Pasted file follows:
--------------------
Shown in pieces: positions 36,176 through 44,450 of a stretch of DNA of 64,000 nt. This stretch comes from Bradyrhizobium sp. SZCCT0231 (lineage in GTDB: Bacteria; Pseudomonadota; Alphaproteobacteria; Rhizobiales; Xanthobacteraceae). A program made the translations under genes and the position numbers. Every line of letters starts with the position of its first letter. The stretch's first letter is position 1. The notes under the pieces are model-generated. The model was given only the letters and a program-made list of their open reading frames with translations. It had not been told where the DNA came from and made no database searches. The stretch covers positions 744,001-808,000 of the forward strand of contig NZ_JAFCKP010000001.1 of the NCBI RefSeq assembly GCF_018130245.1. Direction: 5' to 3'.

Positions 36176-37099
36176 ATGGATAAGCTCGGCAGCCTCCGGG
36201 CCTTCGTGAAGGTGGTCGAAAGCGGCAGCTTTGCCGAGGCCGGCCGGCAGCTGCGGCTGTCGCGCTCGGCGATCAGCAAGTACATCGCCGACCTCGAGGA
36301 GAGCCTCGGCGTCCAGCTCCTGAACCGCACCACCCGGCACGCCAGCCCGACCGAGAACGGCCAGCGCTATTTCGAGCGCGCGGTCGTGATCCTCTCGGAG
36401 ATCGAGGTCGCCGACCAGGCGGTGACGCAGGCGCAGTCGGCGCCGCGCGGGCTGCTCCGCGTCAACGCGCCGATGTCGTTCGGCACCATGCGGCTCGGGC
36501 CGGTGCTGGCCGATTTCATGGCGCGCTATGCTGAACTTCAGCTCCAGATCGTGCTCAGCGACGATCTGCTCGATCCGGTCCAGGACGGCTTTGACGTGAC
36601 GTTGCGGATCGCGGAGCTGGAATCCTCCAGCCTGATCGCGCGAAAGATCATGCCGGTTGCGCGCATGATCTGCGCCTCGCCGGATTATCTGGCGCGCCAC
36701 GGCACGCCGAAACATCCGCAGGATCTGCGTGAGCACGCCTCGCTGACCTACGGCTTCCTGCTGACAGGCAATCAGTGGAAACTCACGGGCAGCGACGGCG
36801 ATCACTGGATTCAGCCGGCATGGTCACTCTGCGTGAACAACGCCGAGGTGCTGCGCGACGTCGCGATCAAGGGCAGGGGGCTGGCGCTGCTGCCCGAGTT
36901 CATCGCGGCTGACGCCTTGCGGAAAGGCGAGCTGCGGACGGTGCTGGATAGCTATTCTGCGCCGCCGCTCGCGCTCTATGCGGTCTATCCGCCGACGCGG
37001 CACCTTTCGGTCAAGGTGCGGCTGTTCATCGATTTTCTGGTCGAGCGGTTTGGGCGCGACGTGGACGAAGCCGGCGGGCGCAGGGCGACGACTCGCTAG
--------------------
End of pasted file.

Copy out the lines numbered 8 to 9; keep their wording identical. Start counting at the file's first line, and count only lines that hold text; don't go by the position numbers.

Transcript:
36601 GTTGCGGATCGCGGAGCTGGAATCCTCCAGCCTGATCGCGCGAAAGATCATGCCGGTTGCGCGCATGATCTGCGCCTCGCCGGATTATCTGGCGCGCCAC
36701 GGCACGCCGAAACATCCGCAGGATCTGCGTGAGCACGCCTCGCTGACCTACGGCTTCCTGCTGACAGGCAATCAGTGGAAACTCACGGGCAGCGACGGCG